You're Not Going To Win the $550 Million Powerball Jackpot. Here's How To Steal the Money from Whoever Does.

Crime
A blog about murder, theft, and other wickedness.
Nov. 28 2012 3:26 PM

You're Not Going To Win the $550 Million Powerball Jackpot. Here's How To Steal the Money from Whoever Does.

Powerball ticket
A Powerball lottery ticket is seen in a convenience store in Washington on November 26, 2012.

Photo by SAUL LOEB/AFP/Getty Images

With this evening’s Powerball jackpot at an unprecedented $550 million (and rising), lots of people are dreaming of what they’d do if they won the money. Others are dreaming about how to steal that money. Here’s an FAQ for those of you with theft on your minds.

Will I win the lottery?

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No.

Can I rig the lottery?

You can try, but it’ll require a lot of advance planning, and you will probably be caught. In 1980, Nick Perry, the host of Pennsylvania’s televised lottery drawings, conspired with several other people to rig the Daily Number game. The winning numbers were drawn via Ping-Pong balls sucked out of an air machine; Perry and his gang tampered with the balls so that certain numbers were more likely to rise to the top, and then bet heavily on the favored  numbers. (The winning combination was 6-6-6; people eventually called the scheme the “Triple Six Fix.”) Though they won $3.5 million, their triumph was short-lived—the heavy betting on certain number combinations raised suspicions, and Perry was eventually arrested and sentenced to seven years in prison. So that’s the bad news. On the positive side, David Stern rigs the NBA draft lottery every damn year and hasn’t yet been caught. So there’s still hope!

Can I alter my ticket to make it look like I won the lottery?

If you are adept with computers, then maybe. Richard Knowlton ran the computer system for the Kansas Lottery; in 2000, he was caught using those computers to turn dozens of losing scratch tickets into $63,000 worth of winning tickets. Knowlton claimed that he did so to highlight flaws in the lottery’s security system, which is perhaps why he was only sentenced to 60 days in jail. This is a key point: If you are going to try to falsify your ticket, it helps to be a white-hat hacker who is doing so in order to prove a point.

Otherwise, altering your ticket is a horrible idea, and you should only attempt to redeem a fake ticket at a convenience store where the computers are down and the clerks are of subnormal intelligence. Attempting to falsify the numbers on the face of the ticket won’t work, because the real data is generally encoded elsewhere on the ticket. Of course, this hasn’t stopped people from trying. Last year, a Houston man claimed to have won a Texas Lottery scratch-and-win game that would pay him $1,000 per week for the rest of his life. He was lying: According to KHOU, “a ‘5’ and a ‘4’ had been cut out and put into different positions on the ticket to make it look like a winner. The investigator said the numbers were secured with Scotch tape.” This raises another key point: If you’re going to try to forge a winning lottery ticket, don’t use Scotch tape.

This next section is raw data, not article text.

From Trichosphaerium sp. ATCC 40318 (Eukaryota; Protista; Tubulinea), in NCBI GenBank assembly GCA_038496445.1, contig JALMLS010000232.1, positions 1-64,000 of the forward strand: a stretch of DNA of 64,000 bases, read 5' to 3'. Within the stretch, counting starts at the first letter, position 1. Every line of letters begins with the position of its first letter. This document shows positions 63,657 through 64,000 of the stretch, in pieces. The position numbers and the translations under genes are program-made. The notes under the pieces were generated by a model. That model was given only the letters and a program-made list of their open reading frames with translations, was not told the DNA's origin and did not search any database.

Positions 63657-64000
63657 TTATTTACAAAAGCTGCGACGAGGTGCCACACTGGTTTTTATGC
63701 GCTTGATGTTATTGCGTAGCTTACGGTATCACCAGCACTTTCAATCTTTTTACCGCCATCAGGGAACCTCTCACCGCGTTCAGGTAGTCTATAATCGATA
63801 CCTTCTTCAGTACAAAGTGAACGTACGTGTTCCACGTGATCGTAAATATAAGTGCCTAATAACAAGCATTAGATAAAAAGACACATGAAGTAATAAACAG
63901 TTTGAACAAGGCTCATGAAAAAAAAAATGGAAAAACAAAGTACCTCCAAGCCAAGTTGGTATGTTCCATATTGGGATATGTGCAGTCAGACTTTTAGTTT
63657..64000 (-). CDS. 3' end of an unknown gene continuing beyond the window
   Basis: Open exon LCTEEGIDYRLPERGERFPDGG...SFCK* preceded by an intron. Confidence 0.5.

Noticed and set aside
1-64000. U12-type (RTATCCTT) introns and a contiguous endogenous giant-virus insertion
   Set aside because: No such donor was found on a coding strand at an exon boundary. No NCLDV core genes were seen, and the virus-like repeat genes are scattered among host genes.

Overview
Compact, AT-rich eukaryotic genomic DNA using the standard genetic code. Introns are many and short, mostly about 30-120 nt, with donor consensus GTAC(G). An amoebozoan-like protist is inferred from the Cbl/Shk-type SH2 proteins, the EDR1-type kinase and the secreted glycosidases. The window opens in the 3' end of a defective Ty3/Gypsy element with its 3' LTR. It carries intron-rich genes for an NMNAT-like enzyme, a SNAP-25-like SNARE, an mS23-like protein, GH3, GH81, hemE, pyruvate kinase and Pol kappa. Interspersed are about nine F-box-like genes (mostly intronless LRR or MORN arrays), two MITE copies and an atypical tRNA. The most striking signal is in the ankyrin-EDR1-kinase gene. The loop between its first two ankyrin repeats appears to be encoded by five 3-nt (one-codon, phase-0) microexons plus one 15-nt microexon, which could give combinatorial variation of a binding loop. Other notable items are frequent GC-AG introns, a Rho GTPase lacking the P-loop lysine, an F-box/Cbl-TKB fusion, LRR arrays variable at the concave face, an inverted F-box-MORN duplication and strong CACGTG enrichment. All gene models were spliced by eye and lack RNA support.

Can I grift the eventual winner?

Yes. Earlier this week, I mentioned Jack Whittaker, the West Virginia man who won a $314.9 million Powerball jackpot, which promptly ruined his life. Whittaker started flashing his cash in places where he shouldn’t; he and his family turned to drink and drugs. In a 2005 article for GQ, Paige Williams writes about how one day Whittaker was “another respectable old dude in a cowboy hat living his West Virginia life, and the next he was sitting on a curb outside a titty bar, complaining to the cops that an ex-stripper named Misty and her boyfriend drugged his cocktail, busted out the window of his truck, and made off with a half-million of his dollars.” We’ve all been there.

Whittaker’s an extreme example, but plenty of lottery winners become overwhelmed by their good fortune, making them extremely susceptible to thieves and con artists. Curtis Sharp, dubbed the “Five Million Dollar Man” after winning that amount in the New York Lottery in 1982, was a larger-than-life character who couldn’t give his money away fast enough. “I had a guy who walked with a limp, and he wanted me to give him money for a house,” Sharp remembered in Matthew Sweeney’s book The Lottery Wars. “We found out this man owned three houses. But here comes ol’ softie Curtis. People just try to get you when you are friendly, so you’ve got to be careful and start screening people, which I don’t like doing.”

Sometimes, you can fleece the winners before they know they’ve won. In 2009, a man named Willis Willis went to a Texas convenience store to see if any of his Mega Millions tickets were winners. The clerk, Pankaj Joshi, determined that one of them was a million-dollar winner; Joshi promptly stole the ticket, claimed the jackpot for himself, and fled to Nepal. Willis eventually got some of the money back, and was remarkably sanguine about the whole experience, telling Joshi to “have a nice day, wherever you are.” Probably in Nepal, spending down $600,000 of somebody else’s money, living the lottery grifter’s dream.

Justin Peters is a writer for Slate. He is working on a book about Aaron Swartz, copyright, and the rise of “free culture.” Email him at justintrevett@fastmail.fm.

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